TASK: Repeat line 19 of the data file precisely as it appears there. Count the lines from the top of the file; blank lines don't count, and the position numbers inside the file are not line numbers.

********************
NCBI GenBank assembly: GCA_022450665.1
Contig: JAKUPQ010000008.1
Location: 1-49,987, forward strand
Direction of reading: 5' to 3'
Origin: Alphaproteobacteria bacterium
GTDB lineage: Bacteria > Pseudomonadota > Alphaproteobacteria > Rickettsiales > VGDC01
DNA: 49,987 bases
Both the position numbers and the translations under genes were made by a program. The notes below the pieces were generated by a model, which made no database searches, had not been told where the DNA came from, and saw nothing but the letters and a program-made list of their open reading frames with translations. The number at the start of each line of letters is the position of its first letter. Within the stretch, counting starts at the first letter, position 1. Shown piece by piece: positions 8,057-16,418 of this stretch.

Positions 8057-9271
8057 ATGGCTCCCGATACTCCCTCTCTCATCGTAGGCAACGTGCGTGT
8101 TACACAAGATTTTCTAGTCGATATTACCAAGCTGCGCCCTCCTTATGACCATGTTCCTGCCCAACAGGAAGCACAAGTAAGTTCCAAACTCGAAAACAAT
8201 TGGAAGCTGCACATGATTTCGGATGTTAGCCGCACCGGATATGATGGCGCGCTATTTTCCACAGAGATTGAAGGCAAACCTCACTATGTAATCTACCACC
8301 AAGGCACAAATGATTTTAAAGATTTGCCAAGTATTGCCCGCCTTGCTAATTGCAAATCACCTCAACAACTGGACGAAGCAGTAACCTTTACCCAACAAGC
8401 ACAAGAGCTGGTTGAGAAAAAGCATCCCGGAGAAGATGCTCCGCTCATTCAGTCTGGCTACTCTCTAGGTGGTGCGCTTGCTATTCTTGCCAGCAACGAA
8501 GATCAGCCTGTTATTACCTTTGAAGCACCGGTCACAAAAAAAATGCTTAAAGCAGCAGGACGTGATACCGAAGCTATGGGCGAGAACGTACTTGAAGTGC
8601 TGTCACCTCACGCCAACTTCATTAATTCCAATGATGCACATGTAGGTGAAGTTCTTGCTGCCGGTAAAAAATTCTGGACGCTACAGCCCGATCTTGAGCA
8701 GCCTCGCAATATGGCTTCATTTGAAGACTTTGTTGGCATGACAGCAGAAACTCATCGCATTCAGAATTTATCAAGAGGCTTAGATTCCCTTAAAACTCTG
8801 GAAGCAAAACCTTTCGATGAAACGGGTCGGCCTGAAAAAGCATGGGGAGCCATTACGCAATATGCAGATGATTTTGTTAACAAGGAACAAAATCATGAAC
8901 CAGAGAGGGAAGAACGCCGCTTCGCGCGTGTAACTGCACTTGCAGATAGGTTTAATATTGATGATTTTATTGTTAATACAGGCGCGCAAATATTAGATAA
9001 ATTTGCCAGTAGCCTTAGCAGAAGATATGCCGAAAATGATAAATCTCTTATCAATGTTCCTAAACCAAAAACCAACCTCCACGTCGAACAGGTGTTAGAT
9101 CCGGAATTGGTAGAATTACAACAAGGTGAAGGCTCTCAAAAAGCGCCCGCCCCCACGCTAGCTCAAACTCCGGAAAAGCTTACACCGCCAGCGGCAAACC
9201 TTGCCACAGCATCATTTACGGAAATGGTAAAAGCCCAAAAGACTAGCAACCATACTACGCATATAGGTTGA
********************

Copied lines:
8901 CAGAGAGGGAAGAACGCCGCTTCGCGCGTGTAACTGCACTTGCAGATAGGTTTAATATTGATGATTTTATTGTTAATACAGGCGCGCAAATATTAGATAA